General Motors To Begin Mass Production Of Cruise AV, Driverless Car With No Steering Wheel Or Pedals

General Motors is mass producing a car without a steering wheels or pedals. The called the Cruise AV, has been engineered to transport passengers safely without a human being at the helm, CNET reports. It will have a touchscreen, though, but that’s the extent of the driver controls.

According to CNET, The Cruise AV is destined for GM’s version of Lyft. Riders will be able to request these vehicles using an app. The app will also allow you to input your destination and to control the music and the temperature in the car. The car’s AI will adjust its conditions to your preferences so that you’re comfortable from the minute it picks you up to the time it drops you off. It’s a customizable experience that the passenger controls with their phone.

During the ride, touchscreens to the front and on the headrests will continuously update the rider on the progress of the journey. These touchscreens are like the car’s eyes, giving you an idea of what it can see on the road. Its sight is powered by a complicated system of optical, laser and radar scanners, CNET notes. The Cruise AV contains three individual radar systems so that if one of the systems malfunctions, another one kicks in.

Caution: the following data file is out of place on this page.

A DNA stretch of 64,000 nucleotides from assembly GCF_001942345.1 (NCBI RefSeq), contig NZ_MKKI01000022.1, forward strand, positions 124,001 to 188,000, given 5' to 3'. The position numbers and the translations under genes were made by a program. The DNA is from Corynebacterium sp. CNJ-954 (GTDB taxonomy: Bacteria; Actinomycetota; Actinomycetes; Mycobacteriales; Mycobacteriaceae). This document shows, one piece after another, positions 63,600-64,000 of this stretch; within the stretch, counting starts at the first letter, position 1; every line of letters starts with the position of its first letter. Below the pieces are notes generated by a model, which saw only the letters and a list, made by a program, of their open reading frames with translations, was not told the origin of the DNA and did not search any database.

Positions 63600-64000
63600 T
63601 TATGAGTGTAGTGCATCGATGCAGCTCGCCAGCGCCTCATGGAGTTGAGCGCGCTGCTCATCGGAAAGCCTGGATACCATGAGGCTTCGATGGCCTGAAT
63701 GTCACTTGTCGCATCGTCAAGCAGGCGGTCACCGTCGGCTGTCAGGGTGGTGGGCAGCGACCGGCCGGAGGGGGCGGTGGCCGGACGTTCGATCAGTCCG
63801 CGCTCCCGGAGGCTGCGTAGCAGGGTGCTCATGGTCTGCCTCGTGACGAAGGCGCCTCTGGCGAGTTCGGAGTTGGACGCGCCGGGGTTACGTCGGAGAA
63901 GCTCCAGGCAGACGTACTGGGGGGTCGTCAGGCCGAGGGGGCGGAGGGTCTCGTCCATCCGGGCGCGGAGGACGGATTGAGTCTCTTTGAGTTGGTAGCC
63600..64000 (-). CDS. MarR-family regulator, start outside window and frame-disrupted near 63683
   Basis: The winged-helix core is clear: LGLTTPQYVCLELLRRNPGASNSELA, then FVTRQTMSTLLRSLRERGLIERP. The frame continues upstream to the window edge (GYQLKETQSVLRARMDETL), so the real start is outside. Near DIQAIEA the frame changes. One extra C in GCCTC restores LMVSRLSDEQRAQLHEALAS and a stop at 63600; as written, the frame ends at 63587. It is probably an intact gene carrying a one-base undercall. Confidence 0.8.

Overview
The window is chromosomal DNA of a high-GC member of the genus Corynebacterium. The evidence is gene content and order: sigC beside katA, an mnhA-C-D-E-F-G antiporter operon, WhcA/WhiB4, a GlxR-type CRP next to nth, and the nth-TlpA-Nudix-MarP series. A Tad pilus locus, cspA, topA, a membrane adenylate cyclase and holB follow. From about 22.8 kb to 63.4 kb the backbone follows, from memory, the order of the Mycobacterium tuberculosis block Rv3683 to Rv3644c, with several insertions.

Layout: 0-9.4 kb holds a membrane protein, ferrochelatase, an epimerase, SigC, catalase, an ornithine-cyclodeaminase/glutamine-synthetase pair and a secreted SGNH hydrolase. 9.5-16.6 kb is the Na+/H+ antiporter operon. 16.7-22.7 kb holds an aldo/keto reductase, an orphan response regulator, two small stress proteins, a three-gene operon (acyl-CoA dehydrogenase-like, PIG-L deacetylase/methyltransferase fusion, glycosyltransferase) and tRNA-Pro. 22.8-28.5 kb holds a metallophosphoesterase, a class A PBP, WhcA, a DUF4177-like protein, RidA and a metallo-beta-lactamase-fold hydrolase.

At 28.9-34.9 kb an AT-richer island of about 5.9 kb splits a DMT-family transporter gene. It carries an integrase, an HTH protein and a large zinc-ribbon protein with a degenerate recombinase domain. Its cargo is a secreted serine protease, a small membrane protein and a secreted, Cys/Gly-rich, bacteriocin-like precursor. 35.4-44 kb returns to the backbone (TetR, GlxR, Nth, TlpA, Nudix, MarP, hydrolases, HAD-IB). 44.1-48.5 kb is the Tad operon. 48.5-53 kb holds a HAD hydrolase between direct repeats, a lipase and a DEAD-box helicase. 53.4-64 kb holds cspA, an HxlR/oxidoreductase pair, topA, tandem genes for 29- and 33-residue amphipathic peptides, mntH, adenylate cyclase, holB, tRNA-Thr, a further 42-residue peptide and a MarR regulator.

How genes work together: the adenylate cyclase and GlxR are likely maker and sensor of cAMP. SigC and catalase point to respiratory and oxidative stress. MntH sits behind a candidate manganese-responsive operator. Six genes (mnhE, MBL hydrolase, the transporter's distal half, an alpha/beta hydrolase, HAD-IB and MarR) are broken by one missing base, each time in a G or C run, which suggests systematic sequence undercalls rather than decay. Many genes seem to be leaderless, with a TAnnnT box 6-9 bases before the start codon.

The cars have only been tested in San Francisco so far.

GM isn’t the only automaker that’s been jumping on the driverless car wave. As Reuters reports, most of these efforts center around developing ride-share, taxi or delivery services.

Ford Motor company recently announced that it will partner with Postmates this spring to experiment with innovative ways to deliver food and people using the autonomous cars developed by its Argo unit. Uber and Google’s Waymo have also been testing their versions of the driverless car in limited ride-share applications. But GM has beaten them in the race to make an official announcement about their plans to put a production ready, fully autonomous vehicle on the road.

According to the published on their website, GM expects these ars to be on the road by 2019. The company also announced that it had filed a safety petition with the Department of Transportation, to allow them to release the vehicle with 16 modifications that don’t comply with current vehicle safety regulations, Reuters says. The absence of a steering wheel is one of these modifications.

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